‘Ultraviolet irradiation, outdoor spraying are ineffective modes of preventing COVID-19’

EXPERTS say that unlike the use of face masks and hand hygiene, isolation and quarantine, physical distancing, the use of ultraviolet irradiation and spraying of outdoor spaces and individuals are ineffective because they cannot control the spread of COVID-19 in the community.

In a new study, experts’ review of effective non-pharmacological COVID-19 intervention indicated that the penetration of a covered surface by ultraviolet irradiation is limited and disinfectants are easily inactivated by dirt, preventing them from having enough contact time to kill disease-causing germs.

They added that “Spraying of outside spaces such as streets or market places is not recommended as the disinfectant is inactivated by dirt and cannot have enough contact time to kill the pathogen. Even though spraying public places may be impressive to the public, its lack of effectiveness is not in doubt.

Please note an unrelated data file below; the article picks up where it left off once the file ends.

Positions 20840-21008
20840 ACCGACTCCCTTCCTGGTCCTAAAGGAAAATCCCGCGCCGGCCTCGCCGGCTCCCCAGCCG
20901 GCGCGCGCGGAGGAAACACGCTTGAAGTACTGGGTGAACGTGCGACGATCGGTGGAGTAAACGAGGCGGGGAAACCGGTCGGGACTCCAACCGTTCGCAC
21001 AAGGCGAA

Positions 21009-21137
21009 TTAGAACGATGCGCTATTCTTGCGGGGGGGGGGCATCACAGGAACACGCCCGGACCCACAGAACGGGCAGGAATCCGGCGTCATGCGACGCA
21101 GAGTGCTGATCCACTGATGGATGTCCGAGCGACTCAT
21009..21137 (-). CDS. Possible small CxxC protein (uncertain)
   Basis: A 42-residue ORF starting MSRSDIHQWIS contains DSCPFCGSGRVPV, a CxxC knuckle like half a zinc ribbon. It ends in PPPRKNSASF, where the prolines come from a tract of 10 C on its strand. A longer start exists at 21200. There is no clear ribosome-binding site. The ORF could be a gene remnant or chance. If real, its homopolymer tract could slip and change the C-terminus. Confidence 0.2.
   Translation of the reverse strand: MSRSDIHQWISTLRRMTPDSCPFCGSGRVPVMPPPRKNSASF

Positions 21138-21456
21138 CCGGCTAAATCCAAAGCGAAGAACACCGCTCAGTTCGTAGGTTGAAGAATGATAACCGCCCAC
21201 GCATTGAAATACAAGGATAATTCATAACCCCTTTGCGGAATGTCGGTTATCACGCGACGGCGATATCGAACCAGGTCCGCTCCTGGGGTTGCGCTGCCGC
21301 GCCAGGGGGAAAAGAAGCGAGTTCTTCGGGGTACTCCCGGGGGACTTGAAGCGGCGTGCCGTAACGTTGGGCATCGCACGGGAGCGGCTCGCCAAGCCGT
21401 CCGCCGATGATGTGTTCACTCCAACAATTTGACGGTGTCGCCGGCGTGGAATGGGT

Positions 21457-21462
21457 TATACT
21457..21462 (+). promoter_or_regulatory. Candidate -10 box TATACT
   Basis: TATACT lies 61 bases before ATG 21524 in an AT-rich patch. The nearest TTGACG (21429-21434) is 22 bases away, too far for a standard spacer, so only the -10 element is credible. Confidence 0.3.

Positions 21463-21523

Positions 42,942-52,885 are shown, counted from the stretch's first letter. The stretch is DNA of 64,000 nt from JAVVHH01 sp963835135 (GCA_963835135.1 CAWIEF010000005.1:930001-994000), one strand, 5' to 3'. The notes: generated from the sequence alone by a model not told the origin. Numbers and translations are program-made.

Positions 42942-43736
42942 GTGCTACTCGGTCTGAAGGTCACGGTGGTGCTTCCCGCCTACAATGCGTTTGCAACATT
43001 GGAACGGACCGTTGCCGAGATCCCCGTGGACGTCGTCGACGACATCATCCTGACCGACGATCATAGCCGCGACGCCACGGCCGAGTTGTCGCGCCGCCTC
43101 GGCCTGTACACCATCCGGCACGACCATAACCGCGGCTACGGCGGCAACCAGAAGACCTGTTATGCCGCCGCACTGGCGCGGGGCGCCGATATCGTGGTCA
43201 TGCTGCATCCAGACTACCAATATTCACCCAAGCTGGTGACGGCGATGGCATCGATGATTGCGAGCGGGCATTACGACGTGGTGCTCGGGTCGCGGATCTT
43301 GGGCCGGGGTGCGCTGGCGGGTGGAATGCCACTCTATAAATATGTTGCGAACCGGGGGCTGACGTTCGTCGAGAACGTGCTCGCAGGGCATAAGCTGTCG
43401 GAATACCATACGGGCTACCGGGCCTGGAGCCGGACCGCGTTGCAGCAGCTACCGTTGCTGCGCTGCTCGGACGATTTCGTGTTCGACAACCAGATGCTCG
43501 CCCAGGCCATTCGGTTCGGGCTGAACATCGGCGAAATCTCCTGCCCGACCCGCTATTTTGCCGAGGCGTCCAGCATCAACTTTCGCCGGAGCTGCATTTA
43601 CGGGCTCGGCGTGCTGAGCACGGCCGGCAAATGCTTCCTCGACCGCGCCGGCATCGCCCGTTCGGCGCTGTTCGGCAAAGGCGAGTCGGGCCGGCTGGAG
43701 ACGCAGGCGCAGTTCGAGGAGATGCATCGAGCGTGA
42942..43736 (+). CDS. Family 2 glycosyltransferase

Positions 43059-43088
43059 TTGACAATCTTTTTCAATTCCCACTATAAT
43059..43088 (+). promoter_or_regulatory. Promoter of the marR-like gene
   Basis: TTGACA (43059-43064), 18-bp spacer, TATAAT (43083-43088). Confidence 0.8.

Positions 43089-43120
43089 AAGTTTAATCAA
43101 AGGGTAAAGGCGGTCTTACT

“Besides, spraying individuals with disinfectants is not recommended under any circumstances as it will not only harm the physical and psychological health of the person it will not reduce the transmission of the virus from infected persons.”

They stated that non-pharmacological interventions that are effective include isolation and quarantine, physical distancing, use of face masks and hand hygiene but urged that they also need to be implemented consistently and long enough in the context of the cultural and socioeconomic conditions of the populace to derive maximum benefit.

The review, in the 2020 Nigerian Postgraduate Medical Journal, involved Olumuyiwa O. Odusanya and Babatunde A. Odugbemi at the Lagos State University College of Medicine, Ikeja in collaboration with Tinuola O. Odugbemi and Whenayon S. Ajisegiri.

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